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´╗┐Rutland Herald

She had been employed over the years at Rutland Mental Health Rutland Industries, Proctor Elementary School as an aide to handicapped children, and Brandon American Legion Post 55.

Susan enjoyed puzzle books, reading, and painting ceramics, but most of all she loved animals, flowers and playing with babies.

She is survived by her mother and father of Pittsford; a daughter, Stephanie Baker of Rutland; a son, Eben Baker of Rutland; a sister, Patricia Daniels; her husband, Victor, of Brandon, Florida; a grandson, Hunter Baker; and nieces, nephews, aunts, uncles and cousins, all whom she loved very much.

A reception for family and friends will be held immediately after the service at the Pittsford Congregational Church Fellowship Hall.

For those who wish, memorial contributions in Susans memory may be made to the Rutland County Humane Society, 765 Stevens Road, Pittsford, VT 05763; or the Foley Cancer Center, 160 Allen Street, Rutland, VT 05701.

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´╗┐cell approach shows promise for Duchenne muscular dystrophy

CHAMPAIGN, lll. Researchers have shown that transplanting stem cells derived from normal mouse blood vessels into the hearts of mice that model the pathology associated with Duchenne muscular dystrophy DMD prevents the decrease in heart function associated with DMD.

Treatment with stem cells derived from blood vessels spurred nestinpositive stem cells already present in the heart to form new cardiac muscle cells see arrows. Photo by Suzanne BerryMiller

Duchenne muscular dystrophy is a genetic disorder caused by a mutation in the gene for dystrophin, a protein that anchors muscle cells in place when they contract. Without dystrophin, muscle contractions tear cell membranes, leading to cell death. The lost muscle cells must be regenerated, but in time, scar tissue replaces the muscle cells, causing the muscle weakness and heart problems typical of DMD. Centers for Disease Control and Prevention estimates that DMD affects one in every 3,500 males. The disease is more prevalent in males because the dystrophin mutation occurs on the X chromosome; males have one X and one Y chromosome, so a male with this mutation will have DMD, while females have two X chromosomes and must have the mutation on both of them to have the disease. Females with the mutation in one X chromosome sometimes develop muscle weakness and heart problems as well, and may pass the mutation on to their children.

Although medical advances have extended the lifespans of DMD patients from their teens or 20s into their early 30s, diseaserelated damage to the heart and diaphragm still limits their lifespan.

100 percent of patients develop dilated cardiomyopathy, in which a weakened heart with enlarged chambers prevents blood from being properly pumped throughout the body, said University of Illinois comparative biosciences professor Suzanne BerryMiller, who led the study. now, doctors are treating the symptoms of this heart problem by giving patients drugs to try to prolong heart function, but that can replace the lost or damaged cells, she said.

In the new study, the researchers injected stem cells known as aortaderived mesoangioblasts ADM into the hearts of dystrophindeficient mice that serve as a model for human DMD. The ADM stem cells have a working copy of the dystrophin gene.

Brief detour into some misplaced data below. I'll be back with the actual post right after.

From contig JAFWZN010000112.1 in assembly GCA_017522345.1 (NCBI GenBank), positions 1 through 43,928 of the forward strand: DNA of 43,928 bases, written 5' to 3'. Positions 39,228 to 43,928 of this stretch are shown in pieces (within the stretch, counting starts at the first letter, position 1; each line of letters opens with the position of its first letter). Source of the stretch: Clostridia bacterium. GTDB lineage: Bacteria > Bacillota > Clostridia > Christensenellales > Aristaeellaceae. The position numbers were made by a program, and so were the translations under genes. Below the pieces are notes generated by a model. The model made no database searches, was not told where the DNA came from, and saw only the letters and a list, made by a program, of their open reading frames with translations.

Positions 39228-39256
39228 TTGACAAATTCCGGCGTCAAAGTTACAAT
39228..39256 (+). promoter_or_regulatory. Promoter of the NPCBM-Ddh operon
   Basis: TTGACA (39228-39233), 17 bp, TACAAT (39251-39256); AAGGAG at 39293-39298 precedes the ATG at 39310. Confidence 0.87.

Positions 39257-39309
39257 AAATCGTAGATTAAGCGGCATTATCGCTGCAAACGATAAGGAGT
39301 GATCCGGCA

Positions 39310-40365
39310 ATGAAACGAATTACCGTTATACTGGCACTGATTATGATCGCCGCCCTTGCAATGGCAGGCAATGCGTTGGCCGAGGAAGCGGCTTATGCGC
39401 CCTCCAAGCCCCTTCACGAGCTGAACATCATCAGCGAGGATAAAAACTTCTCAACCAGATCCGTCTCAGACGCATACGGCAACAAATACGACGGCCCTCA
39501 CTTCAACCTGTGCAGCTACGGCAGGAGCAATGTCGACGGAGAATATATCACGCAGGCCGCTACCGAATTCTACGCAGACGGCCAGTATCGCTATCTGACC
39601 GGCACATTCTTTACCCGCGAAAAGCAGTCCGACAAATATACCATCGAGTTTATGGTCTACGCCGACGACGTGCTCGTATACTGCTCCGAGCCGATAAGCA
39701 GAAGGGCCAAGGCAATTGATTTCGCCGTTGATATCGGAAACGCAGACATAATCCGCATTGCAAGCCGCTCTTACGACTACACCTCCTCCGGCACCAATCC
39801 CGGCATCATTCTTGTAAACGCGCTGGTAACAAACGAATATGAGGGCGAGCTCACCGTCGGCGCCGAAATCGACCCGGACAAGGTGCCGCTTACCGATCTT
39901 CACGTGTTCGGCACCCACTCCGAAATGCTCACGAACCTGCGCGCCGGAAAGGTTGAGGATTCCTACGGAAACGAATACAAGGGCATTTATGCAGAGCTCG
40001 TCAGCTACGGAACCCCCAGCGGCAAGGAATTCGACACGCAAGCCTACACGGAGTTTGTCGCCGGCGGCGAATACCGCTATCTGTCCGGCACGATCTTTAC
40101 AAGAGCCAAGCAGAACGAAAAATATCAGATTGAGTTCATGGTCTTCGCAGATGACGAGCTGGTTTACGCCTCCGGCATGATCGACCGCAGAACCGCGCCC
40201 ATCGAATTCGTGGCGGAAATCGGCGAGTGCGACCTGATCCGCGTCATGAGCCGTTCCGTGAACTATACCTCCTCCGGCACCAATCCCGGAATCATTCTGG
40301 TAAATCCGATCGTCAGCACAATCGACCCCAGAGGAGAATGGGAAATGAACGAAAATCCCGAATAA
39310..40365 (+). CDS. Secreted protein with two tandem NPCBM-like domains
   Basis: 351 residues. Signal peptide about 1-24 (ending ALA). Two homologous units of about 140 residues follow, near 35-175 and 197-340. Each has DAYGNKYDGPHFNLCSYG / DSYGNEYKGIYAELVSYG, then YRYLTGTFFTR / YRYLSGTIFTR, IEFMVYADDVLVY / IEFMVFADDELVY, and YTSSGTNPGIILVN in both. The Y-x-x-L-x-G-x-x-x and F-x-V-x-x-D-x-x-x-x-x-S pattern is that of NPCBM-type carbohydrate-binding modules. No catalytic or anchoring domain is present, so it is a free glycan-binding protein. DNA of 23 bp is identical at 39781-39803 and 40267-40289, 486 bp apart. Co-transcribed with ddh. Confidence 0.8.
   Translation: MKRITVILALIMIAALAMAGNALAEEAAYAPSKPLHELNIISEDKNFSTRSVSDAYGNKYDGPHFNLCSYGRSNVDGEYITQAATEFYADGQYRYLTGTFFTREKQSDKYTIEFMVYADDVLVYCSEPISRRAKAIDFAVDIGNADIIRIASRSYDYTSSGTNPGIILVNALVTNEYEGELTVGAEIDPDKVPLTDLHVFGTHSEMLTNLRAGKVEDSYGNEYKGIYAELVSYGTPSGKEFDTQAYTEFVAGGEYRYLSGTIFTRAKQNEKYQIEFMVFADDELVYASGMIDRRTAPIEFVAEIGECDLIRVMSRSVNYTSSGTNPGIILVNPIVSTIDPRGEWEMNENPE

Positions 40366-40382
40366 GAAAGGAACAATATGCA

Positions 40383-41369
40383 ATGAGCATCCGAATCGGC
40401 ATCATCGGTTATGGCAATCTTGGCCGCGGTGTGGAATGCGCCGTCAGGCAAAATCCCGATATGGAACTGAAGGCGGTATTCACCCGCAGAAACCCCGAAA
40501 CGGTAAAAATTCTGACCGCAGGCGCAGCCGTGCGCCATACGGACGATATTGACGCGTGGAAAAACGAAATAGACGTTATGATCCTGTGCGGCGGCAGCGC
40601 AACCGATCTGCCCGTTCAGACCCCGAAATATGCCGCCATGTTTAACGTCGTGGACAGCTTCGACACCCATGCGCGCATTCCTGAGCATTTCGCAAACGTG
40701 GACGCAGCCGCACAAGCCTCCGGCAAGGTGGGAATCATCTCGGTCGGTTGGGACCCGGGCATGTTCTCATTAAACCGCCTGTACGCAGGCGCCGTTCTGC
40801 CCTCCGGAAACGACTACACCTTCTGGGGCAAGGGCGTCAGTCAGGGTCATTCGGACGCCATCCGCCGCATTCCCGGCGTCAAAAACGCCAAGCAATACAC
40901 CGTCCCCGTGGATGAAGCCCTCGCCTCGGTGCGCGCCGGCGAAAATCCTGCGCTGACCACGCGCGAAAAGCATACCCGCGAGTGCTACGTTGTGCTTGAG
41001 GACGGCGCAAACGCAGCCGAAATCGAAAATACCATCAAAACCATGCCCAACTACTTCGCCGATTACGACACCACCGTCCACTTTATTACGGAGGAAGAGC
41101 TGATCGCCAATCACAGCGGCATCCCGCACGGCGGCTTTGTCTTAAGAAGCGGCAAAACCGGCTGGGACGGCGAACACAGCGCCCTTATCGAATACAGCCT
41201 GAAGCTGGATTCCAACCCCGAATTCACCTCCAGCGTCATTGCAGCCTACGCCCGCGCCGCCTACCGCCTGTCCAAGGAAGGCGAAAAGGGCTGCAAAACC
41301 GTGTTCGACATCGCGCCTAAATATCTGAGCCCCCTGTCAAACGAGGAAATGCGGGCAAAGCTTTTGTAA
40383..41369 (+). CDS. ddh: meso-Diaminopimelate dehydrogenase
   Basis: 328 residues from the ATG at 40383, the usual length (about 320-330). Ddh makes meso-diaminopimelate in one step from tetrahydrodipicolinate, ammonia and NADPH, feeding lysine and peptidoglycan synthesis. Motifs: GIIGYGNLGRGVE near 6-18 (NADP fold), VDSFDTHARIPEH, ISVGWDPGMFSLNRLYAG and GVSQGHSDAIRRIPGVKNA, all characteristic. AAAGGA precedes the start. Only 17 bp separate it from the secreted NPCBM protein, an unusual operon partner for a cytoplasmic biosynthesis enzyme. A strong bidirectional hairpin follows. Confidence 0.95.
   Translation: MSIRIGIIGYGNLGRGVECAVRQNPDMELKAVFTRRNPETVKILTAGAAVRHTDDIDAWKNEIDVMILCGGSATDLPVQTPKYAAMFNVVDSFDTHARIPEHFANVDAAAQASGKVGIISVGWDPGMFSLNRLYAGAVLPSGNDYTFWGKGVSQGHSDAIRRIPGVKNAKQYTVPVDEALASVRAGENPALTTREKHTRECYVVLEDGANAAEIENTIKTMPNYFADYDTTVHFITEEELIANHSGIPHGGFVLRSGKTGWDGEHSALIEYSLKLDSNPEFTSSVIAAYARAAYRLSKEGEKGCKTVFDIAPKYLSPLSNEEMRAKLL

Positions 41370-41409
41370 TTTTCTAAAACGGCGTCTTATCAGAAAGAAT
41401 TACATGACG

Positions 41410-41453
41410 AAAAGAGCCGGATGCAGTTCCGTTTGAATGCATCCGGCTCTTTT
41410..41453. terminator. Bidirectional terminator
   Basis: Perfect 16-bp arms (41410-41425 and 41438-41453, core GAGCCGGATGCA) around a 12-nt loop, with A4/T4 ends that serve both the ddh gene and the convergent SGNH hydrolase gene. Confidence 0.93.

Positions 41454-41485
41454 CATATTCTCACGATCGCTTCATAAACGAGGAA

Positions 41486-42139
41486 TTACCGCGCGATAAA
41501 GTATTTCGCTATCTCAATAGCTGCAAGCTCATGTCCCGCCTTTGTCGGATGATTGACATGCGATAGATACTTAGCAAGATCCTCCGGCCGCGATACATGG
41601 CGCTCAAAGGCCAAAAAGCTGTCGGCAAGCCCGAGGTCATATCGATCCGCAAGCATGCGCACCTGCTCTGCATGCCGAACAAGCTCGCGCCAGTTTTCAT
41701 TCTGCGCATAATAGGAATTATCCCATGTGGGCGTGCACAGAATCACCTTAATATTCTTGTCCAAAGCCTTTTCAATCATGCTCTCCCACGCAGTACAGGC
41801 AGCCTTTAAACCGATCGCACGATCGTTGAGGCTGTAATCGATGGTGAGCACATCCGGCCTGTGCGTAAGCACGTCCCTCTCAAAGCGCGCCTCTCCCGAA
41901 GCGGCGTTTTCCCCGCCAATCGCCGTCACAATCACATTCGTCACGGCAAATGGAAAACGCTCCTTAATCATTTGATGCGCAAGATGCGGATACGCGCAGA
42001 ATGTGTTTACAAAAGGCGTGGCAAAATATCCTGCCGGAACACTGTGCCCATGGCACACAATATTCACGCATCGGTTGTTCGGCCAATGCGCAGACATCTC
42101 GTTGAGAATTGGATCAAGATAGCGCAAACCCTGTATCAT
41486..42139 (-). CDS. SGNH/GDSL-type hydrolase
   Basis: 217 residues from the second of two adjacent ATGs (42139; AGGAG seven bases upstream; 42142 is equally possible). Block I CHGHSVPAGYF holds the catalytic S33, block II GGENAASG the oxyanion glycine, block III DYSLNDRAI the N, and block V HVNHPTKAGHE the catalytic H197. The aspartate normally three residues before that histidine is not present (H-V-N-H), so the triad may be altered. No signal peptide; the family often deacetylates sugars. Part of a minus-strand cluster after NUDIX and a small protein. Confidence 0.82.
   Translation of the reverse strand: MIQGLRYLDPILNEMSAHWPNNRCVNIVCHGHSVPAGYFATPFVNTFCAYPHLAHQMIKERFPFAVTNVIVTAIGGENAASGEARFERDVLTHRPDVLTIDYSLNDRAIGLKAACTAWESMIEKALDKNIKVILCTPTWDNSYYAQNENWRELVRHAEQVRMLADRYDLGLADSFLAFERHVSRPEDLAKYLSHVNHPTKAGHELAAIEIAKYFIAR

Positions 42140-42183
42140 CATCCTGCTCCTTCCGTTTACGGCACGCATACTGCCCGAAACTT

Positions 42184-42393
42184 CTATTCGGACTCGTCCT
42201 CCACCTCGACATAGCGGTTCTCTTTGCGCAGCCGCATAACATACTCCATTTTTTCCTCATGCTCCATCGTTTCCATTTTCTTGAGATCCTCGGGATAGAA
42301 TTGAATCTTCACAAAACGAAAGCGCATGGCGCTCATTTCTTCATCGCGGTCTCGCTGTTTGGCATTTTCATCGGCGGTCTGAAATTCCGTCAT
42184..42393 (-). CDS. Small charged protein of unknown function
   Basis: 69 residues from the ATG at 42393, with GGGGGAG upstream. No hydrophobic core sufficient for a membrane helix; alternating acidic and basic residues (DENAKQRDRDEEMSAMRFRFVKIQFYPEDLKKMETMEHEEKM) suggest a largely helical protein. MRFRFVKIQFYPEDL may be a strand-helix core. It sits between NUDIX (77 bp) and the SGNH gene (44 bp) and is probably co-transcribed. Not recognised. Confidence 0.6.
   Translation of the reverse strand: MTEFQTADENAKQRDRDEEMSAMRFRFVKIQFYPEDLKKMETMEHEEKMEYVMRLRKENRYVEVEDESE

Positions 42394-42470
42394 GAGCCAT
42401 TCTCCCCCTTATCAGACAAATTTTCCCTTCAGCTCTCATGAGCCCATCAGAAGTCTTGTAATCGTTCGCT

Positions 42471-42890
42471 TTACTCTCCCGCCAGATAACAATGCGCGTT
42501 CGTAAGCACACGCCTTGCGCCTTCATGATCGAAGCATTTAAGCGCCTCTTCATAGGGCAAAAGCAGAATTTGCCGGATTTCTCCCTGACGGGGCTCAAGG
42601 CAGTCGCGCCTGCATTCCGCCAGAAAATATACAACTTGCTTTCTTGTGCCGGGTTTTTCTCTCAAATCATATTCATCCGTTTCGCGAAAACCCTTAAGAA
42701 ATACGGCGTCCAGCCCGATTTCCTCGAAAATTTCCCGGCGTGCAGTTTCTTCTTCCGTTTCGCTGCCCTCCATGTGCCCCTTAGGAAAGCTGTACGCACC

This stem cell therapy prevented or delayed heart problems in mice that did not already show signs of the functional or structural defects typical of Duchenne muscular dystrophy, the researchers report.

BerryMiller and her colleagues do not yet know why the functional benefits occur, but proposed three potential mechanisms. They observed that some of the injected stem cells became new heart muscle cells that expressed the lacking dystrophin protein. The treatment also caused existing stem cells in the heart to divide and become new heart muscle cells, and the stem cells stimulated new blood vessel formation in the heart. It is not yet clear which of these effects is responsible for delaying the onset of cardiomyopathy, BerryMiller said.

vesselderived cells might be good candidates for therapy, but the more important thing is the results give us new potential therapeutic targets to study, which may be activated directly without the use of cells that are injected into the patient, such as the ADM in the current study, BerryMiller said. stem cells that are already present in the body to repair tissue would avoid the potential requirement to find a match between donors and recipients and potential rejection of the stem cells by the patients.

Despite the encouraging results that show that stem cells yield a functional benefit when administered before pathology arises in DMD mouse hearts, a decline in function was seen in mice that already showed the characteristics of dilated cardiomyopathy. One of these characteristics is the replacement of muscle tissue with connective tissue, known as fibrosis.

This difference may occur, BerryMiller said, as a result of stem cells landing in a pocket of fibrosis rather than in muscle tissue. The stem cells may then become fibroblasts that generate more connective tissue, increasing the amount of scarring and making heart function worse. This shows that the timing of stem cell insertion plays a crucial role in an increase in heart function in mice lacking the dystrophin protein.

She remains optimistic that these results provide a steppingstone toward new clinical targets for human DMD patients.

is the only study so far where a functional benefit has been observed from stem cells in the dystrophindeficient heart, or where endogenous stem cells in the heart have been observed to produce new muscle cells that replace those lost in DMD, so I think it opens up a new area to focus on in preclinical studies for DMD, BerryMiller said.